Friday, August 12, 2005

Mooney on Fire

But pride of place in this round-up must surely go to the superlative Chris Mooney, who has published this essay, adapted from his forthcoming book The Republican War on Science, over at the website of The American Prospect. He writes:


The Dover case was ?led on church-state grounds, and the Dover school-board member who drove the policy in question made his conservative Christian motivations clear in widely reported public statements (which he now disputes having made). And yet, curiously, members of the national ID movement insist that their attacks on evolution aren’t religiously motivated, but, rather, scienti?c in nature.

That movement’s home base is Seattle’s Discovery Institute, whose attempt to lead a speci?cally intellectual attack on evolution -- one centered at a think tank funded by wealthy extreme conservatives and abetted by sympathetic Republican politicians -- epitomizes how today’s political right has developed a powerful infrastructure for battling against scienti?c conclusions that anger core constituencies in industry and on the Christian right. Just as Charles Darwin himself cast light on the present by examining origins, in the history of the Discovery Institute, we encounter a narrative that cuts to the heart -- and exposes the intellectual sleight of hand -- of the modern right’s war on science.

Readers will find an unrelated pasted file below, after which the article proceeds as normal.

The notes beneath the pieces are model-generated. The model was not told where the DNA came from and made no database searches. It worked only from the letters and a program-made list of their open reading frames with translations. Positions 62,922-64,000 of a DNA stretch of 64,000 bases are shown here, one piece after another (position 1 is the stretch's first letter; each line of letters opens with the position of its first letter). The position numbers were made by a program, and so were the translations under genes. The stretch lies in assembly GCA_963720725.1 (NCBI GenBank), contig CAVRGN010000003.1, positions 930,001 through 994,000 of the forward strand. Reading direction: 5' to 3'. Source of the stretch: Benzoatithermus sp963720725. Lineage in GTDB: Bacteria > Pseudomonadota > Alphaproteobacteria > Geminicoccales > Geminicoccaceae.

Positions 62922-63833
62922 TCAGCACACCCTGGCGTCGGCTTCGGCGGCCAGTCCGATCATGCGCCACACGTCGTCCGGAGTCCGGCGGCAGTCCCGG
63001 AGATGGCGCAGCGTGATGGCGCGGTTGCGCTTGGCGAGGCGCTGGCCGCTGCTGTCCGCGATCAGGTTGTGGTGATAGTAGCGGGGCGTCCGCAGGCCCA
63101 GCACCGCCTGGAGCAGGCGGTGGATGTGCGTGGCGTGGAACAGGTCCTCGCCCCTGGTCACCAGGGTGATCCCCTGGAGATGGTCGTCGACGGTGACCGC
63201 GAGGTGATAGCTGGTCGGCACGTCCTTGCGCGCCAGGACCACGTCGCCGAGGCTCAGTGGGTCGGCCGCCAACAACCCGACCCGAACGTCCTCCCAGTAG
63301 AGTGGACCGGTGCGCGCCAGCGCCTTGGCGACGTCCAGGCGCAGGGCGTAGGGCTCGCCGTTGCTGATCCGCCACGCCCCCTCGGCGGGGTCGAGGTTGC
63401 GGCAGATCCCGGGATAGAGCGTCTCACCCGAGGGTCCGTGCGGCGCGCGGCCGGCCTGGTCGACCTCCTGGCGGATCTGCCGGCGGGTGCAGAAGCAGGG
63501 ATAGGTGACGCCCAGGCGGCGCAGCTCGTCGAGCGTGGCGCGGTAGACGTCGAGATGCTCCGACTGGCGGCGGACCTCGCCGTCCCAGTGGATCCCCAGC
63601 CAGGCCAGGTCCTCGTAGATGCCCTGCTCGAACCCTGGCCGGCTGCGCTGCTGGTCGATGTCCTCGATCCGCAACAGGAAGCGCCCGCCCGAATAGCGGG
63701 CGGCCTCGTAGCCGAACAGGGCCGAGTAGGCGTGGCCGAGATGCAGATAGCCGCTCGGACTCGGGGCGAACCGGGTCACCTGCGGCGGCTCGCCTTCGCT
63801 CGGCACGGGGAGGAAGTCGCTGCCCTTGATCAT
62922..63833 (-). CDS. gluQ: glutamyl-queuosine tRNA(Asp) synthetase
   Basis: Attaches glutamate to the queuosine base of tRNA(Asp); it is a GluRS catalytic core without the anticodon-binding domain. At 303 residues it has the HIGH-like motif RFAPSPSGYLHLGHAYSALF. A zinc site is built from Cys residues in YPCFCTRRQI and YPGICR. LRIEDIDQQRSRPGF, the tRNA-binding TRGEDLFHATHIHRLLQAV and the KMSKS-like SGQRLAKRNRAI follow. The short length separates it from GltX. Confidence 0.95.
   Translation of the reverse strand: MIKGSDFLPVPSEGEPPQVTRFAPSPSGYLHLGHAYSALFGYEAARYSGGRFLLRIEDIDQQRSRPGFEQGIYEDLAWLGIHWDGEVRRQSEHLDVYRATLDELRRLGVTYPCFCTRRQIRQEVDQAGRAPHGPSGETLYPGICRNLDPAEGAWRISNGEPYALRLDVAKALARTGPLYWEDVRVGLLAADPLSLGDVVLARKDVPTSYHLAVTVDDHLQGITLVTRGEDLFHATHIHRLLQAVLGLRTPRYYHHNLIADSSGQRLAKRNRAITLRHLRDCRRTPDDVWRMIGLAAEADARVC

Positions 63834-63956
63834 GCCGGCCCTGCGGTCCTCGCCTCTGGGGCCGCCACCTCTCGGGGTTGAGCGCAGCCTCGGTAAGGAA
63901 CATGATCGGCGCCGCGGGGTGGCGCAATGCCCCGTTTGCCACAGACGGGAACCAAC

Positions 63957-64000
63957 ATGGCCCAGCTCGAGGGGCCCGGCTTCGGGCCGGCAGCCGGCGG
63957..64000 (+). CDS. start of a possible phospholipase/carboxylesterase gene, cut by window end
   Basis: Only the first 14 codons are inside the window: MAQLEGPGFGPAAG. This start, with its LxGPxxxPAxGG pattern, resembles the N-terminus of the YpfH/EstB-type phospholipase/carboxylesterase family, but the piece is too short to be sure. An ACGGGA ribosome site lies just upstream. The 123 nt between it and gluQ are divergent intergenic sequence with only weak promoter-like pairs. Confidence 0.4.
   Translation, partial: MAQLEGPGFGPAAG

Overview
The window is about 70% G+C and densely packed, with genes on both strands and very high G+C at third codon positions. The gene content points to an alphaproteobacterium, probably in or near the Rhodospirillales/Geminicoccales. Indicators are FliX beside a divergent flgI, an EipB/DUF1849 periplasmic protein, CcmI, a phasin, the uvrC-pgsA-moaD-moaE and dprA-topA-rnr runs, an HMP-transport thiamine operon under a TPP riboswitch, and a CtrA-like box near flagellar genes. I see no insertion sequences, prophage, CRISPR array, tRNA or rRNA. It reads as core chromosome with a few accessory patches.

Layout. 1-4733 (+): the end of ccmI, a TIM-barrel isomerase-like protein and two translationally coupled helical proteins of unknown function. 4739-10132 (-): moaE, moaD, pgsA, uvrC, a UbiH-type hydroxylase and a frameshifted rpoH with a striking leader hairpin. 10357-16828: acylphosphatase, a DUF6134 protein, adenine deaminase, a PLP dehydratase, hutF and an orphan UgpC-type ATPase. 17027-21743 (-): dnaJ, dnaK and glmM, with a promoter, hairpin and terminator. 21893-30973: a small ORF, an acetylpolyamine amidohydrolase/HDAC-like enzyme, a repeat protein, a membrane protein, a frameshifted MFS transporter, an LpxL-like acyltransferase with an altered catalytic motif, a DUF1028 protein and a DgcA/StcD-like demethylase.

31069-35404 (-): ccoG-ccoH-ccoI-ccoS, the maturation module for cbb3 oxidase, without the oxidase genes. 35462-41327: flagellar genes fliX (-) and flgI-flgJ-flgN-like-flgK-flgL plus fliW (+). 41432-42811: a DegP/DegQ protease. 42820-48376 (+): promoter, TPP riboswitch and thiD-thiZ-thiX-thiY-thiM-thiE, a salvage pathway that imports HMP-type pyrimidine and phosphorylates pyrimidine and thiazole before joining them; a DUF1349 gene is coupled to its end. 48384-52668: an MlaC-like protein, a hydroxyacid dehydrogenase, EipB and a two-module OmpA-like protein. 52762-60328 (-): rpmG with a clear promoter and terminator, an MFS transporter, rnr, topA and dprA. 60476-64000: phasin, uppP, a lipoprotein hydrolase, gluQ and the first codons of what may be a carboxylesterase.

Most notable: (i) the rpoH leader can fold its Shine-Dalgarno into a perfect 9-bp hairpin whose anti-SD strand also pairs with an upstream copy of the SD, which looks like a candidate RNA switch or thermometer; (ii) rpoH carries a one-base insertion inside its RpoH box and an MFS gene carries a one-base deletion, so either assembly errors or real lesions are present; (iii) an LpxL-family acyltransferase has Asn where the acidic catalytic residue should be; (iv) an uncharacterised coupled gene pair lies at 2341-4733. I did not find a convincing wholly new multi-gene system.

His essay concludes with this apt summary:


But just like creation scientists of yore, ID hawkers have clear and ever-present religious motivations for denying and attacking evolution. And like creationists of yore, they have failed the only test that matters: They simply are not doing credible science. Instead, they are appropriating scienti?c-sounding arguments to advance a moral and political agenda, one they hope to force into the public-school system.

That is where the true threat emerges. ID theorists and other creationists don’t like what the overwhelming body of science has to tell us about where human beings come from. Their recourse? Trying to interfere with the process by which children are supposed to learn about the best scienti?c (as opposed to religious) answer that we have to this most fundamental of questions. No matter how many conservative Christian scholars Chapman and the Discovery Institute manage to get on their side, such interference represents the epitome of anti-intellectualism.


The material in between is absolutely fascinating. I've been a serious creationist-watcher for some time, but I found myself learning a lot from Mooney's essay. Go read it! Right now!